Starring: Will Smith (Bagger Vance), Matt Damon (Rannulph Junuh), Directed by: Robert Redford
Genre: Dramatic Comedy
Length: 2hrs 20min
Synopsis: A lightweight, though entirely pleasant film that seeks to unite some of the thematic elements of the Bhagavad Gita with the meditative aspects of the game of golf.
The Legend of Bagger Vance is based on the book “The Legend of Bagger Vance: Golf and the Game of Life” by Steven Pressfield published by William Morrow & Company.
Robert Redford (Dir. Quiz Show, The Horse Whisperer) has made some good films in the past. In fact, I would nominate Quiz Show as one of the best films of the 1990s. However, The Legend of Bagger Vance falls short of such greatness and ends up as a leisurely, beautifully shot film which lacks any dramatic tension. Going into this film you will know exactly how this film will end.
The year is 1931 and America is in the midst of the Great Depression. Rannulph Junuh (R.Junuh) in his younger days was one of Savannah, Georgia’s great golf champions. Now, however, he has lost his way. You see, he enlisted in the army with the onset of World War I only to see his entire unit killed in battle. Now he is a shadow of his former self and comforts himself with alcohol.
Without getting into all the plot intricacies, a golf tournament is set up, bringing together two of the great champions of golf, and actual historical personages – Bobby Jones and Walter Hagen. R. Junuh is eventually coaxed into playing the game to give the Depression-worn people of Savannah a hero to look up to.
However, there is one problem. You see, R. Junuh has lost his swing. Enter Bagger Vance (read Bhagavan) a mysterious individual who eventually convinces R. Junuh to allow him to be his caddy (read charioteer). Bagger Vance speaks of the need to find one’s “authentic swing”. This is a swing that needs to be remembered, that is inside each one of us, but is often difficult to find because it gets covered by the experiences of the world. And so they proceed to the golf course (read Battlefield of Kuruksetra) to find this “authentic swing”.
With the above few paragraphs I have given you the set up for the movie. Now I wish comment of a number of individual points.
Cinematography – The film, unquestionably, is beautiful. There are sweeping shots of nature, the fields, the ocean, and sunsets. At times you may even feel like you are being manipulated into overlooking the film’s weak points because you get distracted by the sheer beauty of the photography.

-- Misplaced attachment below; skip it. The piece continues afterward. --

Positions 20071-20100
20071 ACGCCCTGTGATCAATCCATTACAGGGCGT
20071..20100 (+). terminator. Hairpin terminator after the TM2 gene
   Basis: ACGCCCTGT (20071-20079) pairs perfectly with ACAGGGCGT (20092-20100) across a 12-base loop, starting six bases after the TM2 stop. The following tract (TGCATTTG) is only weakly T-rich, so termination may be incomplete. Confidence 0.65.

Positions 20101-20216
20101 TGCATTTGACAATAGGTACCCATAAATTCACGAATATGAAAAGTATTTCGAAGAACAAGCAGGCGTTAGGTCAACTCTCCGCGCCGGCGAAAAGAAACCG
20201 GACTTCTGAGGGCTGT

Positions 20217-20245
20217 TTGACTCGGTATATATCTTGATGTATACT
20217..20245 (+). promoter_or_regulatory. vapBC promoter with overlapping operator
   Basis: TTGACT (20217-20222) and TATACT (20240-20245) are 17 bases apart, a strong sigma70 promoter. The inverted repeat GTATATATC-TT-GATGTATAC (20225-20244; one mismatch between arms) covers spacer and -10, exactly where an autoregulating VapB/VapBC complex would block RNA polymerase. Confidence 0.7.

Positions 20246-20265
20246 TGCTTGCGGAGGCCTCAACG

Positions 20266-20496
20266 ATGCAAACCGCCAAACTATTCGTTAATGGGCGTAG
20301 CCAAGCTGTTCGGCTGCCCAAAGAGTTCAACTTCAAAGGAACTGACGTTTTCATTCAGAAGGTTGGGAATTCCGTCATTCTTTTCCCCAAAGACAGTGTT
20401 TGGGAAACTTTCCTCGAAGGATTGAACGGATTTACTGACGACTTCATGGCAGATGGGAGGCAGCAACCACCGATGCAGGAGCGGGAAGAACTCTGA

Philosophy – The movie touches upon a few of the philosophical points of the Bhagavad Gita, sometimes in a very subtle way, and a few times in a very leaden and obvious way. I think the idea of the “authentic swing” is a subtle way of blending the philosophy and story line together. There is also one point where the idea of past lives is brought up in a subtle way (The R. Junuh pre-war is a different person than the post-war R. Junuh). However, for every subtle point made, there are at least as many blatant and obvious attempts to bring in the Bhagavad Gita’s philosophy. In one exchange between Bagger Vance and R.Junuh, R. Junuh says something along the lines that “A man is born, lives and then dies. When he dies that’s it, his soul dies with him”. Bagger Vance’s reply (paraphrased) is “That’s one of the stupidest things I’ve ever heard”. This is not too subtle, and the context in terms of what occurs before and after this scene makes it stand out. I don’t want to give a misleading idea that this movie is filled, top to bottom, with ideas from the Bhagavad Gita. It touches on a few here and there and then moves on.
Pacing – The movie starts off somewhat clumsily with a lot of voiceovers. Often voiceovers are a sign of a weak script. A movie is meant to be visual. The director is to show you what is happening. Voiceovers are a way of telling you what is happening so that the movie can get quickly to its point. Voiceovers can work is some cases, but often (as with this movie) it ends up creating a stilted pacing.
If there was one principle criticism of the film it would be the lack of any real dramatic tension. This is a movie about golf, and we move from one scene of golf to another. But at no point are we really concerned or really feel the psychological turmoil that R. Junuh has undergone during war. We accept that he is tortured because it is told to us, but we don’t REALLY believe it.
Ultimately, the film opens nicely, moves along at a leisurely pace, and then closes out with another beautiful sunset. The film is not as deep as one may hope but I could recommend it for a matinee showing.
Post Review Comments:
There has been some concern in the Indian community in America that The Legend of Bagger Vance may trivialize the cultural heritage of Indians. They point to the fact that R. Junuh, in the movie, is, at one point, a sort of alcohol dependent person, who can’t really hold a steady job. To some this may be offensive. In all honesty, I don’t think there is any malice or ill intent in the use of some of the structural aspects of the Gita.